On the Blessed Virgin Mary in the life of the Pilgrim Church
“As the Council teaches, “‘The obedience of faith’ (Rom. 16:26; cf. Rom. 1:5; 2 Cor. 10:5-6) must be given to God who reveals, an obedience by which man entrusts his whole self freely to God.” This description of faith found perfect realization in Mary. The “decisive” moment was the Annunciation, and the very words of Elizabeth: “And blessed is she who believed” refer primarily to that very moment.
Indeed, at the Annunciation Mary entrusted herself to God completely, with the “full submission of intellect and will,” manifesting “the obedience of faith” to him who spoke to her through his messenger. She responded, therefore, with all her human and feminine “I,” and this response of faith included both perfect cooperation with “the grace of God that precedes and assists” and perfect openness to the action of the Holy Spirit, who “constantly brings faith to completion by his gifts.” (…)
The Annunciation, therefore, is the revelation of the mystery of the Incarnation at the very beginning of its fulfillment on earth. God’s salvific giving of himself and his life, in some way to all creation but directly to man, reaches one of its high points in the mystery of the Incarnation. This is indeed a high point among all the gifts of grace conferred in the history of man and of the universe: Mary is “full of grace,” because it is precisely in her that the Incarnation of the Word, the hypostatic union of the Son of God with human nature, is accomplished and fulfilled. As the Council says, Mary is “the Mother of the Son of God. As a result she is also the favorite daughter of the Father and the temple of the Holy Spirit. Because of this gift of sublime grace, she far surpasses all other creatures, both in heaven and on earth.” (…)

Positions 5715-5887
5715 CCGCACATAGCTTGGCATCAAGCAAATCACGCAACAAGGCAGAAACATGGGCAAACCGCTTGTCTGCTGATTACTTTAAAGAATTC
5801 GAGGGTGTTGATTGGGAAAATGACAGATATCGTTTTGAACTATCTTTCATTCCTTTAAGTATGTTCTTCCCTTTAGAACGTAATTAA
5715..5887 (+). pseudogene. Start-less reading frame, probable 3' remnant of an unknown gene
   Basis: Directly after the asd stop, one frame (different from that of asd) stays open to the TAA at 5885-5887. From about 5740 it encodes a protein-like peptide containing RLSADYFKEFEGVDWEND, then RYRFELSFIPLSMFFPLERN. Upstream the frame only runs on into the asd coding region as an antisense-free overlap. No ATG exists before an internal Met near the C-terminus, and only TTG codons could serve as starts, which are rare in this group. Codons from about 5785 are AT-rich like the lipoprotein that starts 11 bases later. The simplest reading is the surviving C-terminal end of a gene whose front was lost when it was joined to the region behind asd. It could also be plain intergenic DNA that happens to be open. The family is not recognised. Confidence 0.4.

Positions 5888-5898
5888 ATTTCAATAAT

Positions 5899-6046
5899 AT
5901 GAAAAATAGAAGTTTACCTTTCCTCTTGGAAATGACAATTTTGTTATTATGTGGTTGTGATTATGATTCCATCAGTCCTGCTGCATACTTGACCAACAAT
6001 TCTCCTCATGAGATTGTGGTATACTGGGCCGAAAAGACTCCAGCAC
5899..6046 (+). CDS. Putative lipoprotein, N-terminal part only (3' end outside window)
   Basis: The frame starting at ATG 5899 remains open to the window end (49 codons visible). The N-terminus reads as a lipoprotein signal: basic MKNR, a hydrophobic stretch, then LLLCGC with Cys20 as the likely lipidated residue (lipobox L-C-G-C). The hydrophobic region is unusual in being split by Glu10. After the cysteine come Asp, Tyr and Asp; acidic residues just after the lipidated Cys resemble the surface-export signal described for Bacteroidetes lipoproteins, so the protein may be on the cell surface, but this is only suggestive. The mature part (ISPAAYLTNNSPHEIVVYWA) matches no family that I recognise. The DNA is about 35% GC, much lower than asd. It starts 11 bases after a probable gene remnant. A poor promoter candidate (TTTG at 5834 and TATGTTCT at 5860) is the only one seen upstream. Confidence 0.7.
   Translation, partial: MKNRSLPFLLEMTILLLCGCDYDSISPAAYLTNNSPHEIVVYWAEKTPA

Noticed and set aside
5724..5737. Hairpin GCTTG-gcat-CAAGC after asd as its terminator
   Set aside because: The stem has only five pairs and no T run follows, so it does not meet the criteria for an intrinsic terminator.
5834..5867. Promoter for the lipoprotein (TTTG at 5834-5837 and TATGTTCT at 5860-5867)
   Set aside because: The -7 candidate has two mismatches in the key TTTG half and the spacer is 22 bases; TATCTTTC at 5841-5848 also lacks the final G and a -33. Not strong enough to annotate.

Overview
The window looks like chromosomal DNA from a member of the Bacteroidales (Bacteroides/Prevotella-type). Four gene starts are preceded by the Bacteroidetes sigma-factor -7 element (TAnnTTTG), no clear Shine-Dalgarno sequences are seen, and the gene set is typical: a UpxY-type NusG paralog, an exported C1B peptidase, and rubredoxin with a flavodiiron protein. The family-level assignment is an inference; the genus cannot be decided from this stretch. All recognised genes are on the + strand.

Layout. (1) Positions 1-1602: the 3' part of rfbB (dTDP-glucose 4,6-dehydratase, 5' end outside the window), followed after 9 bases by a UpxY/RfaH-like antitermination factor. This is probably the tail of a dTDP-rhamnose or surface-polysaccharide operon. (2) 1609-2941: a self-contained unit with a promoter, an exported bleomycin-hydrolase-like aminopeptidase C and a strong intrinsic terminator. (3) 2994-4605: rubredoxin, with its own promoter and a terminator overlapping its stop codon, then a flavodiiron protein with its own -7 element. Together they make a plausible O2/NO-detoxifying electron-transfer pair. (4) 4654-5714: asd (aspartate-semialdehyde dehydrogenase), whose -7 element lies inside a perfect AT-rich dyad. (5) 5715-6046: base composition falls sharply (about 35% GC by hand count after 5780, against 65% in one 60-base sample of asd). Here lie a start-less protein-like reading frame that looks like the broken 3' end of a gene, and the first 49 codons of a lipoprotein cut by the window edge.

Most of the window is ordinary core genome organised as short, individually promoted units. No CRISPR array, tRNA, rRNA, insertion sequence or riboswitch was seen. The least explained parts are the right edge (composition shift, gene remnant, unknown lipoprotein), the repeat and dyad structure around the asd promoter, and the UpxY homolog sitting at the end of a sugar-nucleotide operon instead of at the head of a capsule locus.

“And if after the announcement of the heavenly messenger the Virgin of Nazareth is also called “blessed among women” (cf. Lk. 1:42), it is because of that blessing with which “God the Father” has filled us “in the heavenly places, in Christ.” It is a spiritual blessing which is meant for all people and which bears in itself fullness and universality (“every blessing”). It flows from that love which, in the Holy Spirit, unites the consubstantial Son to the Father. At the same time, it is a blessing poured out through Jesus Christ upon human history until the end: upon all people.”
Fra Angelico, Annunciation
Tempera on panel, circa 1430-1432 (Museum del Prado, Madrid)